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Don't Fall for These 3 Dividend Stocks: Cuts Are Coming

Motley Fool - Sat Mar 30, 4:02AM CDT

Devon Energy(NYSE: DVN) has a nearly 5% dividend yield. Pioneer Natural Resources(NYSE: PXD) yields about 4.3%. And Diamondback Energy(NASDAQ: FANG) has a roughly 4.2% yield.

Those are pretty attractive yields given that the S&P 500 Index is only yielding around 1.3% today, and the average energy stock pays 3.2%, using the Vanguard Energy Index ETF as a proxy.

There's only one problem: You can expect Devon, Pioneer, and Diamondback to cut their dividends.

Energy is a volatile sector

Those three are all energy producers, operating in what is known as the upstream segment of the broader energy sector. They are highly volatile businesses because the oil and natural gas they produce drive their top and bottom lines.

Oil and natural gas are prone to swift and dramatic price swings. There are all sorts of reasons for this, including the impact of supply and demand, changes in world economic growth, and even geopolitical conflict.

But it doesn't really matter why oil and natural gas prices weave and bob; as an investor, you simply have to go in knowing that volatility is the norm. And that has the exact impact you would expect on Devon, Pioneer, and Diamondback since the only thing they do is produce oil and natural gas.

That said, each of these dividend payers has chosen to adopt a dividend policy that rewards investors when energy prices are rising. They each have a "base plus variable" dividend policy that is tied to their financial performance. The base dividend ensures some stability in its payout. That's actually a pretty good way to ensure that investors directly benefit from high oil and natural gas prices, since higher energy prices lead to dividend increases.

But there's a trade-off. When energy prices fall, the variable part of the dividend gets cut. So by design, Devon, Pioneer, and Diamondback are going to fall short if you buy any of them believing that the yield you see is a reliable indicator of the future income you will collect from owning them. The dividend yield in each of the company profile images here shows the yield of the base dividend. That should give you a better idea of what these payouts look like without the variable dividend.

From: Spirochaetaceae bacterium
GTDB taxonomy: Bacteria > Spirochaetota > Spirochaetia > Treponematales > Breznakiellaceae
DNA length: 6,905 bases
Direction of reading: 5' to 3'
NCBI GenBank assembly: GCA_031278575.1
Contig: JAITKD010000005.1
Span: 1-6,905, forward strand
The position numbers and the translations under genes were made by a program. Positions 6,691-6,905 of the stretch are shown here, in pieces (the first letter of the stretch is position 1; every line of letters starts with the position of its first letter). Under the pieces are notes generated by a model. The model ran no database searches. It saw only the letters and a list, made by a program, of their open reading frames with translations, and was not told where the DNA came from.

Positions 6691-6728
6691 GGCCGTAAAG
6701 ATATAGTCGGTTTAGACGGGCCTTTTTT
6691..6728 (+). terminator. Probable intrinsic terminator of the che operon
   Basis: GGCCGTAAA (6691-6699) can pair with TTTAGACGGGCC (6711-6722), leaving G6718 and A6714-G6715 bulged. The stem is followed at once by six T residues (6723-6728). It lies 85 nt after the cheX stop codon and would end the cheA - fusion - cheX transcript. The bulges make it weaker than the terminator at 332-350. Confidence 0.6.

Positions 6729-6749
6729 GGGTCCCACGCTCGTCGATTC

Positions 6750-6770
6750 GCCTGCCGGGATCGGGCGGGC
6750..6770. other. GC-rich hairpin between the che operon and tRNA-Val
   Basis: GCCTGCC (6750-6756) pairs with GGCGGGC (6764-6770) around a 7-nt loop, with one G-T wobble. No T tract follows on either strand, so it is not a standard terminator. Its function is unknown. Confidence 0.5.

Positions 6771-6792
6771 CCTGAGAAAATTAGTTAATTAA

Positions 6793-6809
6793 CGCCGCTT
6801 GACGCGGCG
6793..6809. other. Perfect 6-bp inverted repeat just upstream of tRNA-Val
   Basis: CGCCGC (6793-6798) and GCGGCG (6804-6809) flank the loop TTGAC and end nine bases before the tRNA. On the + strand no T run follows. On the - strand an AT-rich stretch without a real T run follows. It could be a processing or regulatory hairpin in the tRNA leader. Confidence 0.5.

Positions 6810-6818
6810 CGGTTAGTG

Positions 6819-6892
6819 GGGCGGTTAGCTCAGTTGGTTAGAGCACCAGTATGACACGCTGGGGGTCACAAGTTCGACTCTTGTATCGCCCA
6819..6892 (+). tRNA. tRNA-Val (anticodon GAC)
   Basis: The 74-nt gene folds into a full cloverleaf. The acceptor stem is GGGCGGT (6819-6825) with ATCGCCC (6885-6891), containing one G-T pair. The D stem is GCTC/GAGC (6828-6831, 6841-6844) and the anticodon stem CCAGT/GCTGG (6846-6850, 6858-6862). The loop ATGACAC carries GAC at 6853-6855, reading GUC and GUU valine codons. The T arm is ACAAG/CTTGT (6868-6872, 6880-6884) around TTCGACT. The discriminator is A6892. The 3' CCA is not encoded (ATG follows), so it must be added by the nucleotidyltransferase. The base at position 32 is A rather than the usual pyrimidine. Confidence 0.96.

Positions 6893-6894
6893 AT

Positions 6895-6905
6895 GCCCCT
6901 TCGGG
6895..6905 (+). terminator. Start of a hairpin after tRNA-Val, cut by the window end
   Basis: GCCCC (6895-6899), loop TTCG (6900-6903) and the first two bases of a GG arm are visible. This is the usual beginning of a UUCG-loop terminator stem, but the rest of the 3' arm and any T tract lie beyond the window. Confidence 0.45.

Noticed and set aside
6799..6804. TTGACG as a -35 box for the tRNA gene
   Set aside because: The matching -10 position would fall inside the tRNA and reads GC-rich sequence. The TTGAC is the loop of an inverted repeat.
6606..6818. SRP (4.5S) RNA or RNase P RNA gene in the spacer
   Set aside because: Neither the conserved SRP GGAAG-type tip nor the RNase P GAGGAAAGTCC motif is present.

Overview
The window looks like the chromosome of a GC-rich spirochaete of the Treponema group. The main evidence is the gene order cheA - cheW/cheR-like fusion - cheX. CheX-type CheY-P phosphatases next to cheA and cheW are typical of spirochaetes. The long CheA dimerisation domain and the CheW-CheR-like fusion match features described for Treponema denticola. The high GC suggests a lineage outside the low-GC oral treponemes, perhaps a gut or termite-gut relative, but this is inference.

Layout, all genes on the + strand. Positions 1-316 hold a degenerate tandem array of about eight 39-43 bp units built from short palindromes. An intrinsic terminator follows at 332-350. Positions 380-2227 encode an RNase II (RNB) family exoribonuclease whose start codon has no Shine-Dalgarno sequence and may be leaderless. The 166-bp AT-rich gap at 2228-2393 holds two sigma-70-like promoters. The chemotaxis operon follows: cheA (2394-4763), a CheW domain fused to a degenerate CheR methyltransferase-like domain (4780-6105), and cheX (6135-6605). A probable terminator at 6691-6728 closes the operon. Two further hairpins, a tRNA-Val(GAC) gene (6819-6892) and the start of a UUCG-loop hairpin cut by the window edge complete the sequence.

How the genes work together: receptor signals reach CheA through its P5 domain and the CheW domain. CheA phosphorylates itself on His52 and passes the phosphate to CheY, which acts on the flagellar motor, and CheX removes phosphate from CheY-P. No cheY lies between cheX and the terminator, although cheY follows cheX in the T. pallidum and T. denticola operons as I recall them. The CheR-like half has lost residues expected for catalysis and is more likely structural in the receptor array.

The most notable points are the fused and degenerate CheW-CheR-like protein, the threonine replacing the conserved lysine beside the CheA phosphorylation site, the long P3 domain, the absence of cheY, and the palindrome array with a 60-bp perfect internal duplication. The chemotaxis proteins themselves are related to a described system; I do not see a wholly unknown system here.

What goes up...

The chart below -- with the price of West Texas Intermediate (WTI) crude, a key industry benchmark, and the dividend histories of Devon, Pioneer, and Diamondback -- shows very clearly what the variable dividend policies mean in real life. As WTI rose, so, too, did the dividend payments made by this trio of energy producers. But when oil prices started to fall -- well, the dividends went along for the ride.

DVN Dividend Per Share (Quarterly) Chart

DVN dividend per share (quarterly); data by YCharts.

This is exactly what you would expect given their dividend policies. And to be fair, the dividends have been heading higher again along with energy prices. That will probably get some dividend investors excited about the future income prospects here.

But don't fall for this trap if you are looking for reliable dividend payers. By design, Devon, Pioneer, and Diamondback are inherently unreliable.

That doesn't mean that they are bad companies. That's something you need to decide on a company-by-company basis by examining their unique business fundamentals. But the volatile nature of energy prices means that dividend cuts are inevitable as long as they have variable dividend policies in place.

Just don't fall for these yields

If you are looking at the energy sector in an attempt to find a high-yield dividend stock, you will probably see Devon, Pioneer, and Diamondback pop up on your screens. Their yields are currently elevated relative to the broader energy sector.

But that's something of a mirage based on the way in which they have designed their businesses. A big yield that doesn't last won't be a worthwhile investment for most dividend investors trying to live off the income from their portfolios. Devon, Pioneer, and Diamondback are meant for a different kind of investor.

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Reuben Gregg Brewer has no position in any of the stocks mentioned. The Motley Fool recommends Pioneer Natural Resources. The Motley Fool has a disclosure policy.

Paid Post: Content produced by Motley Fool. The Globe and Mail was not involved, and material was not reviewed prior to publication.

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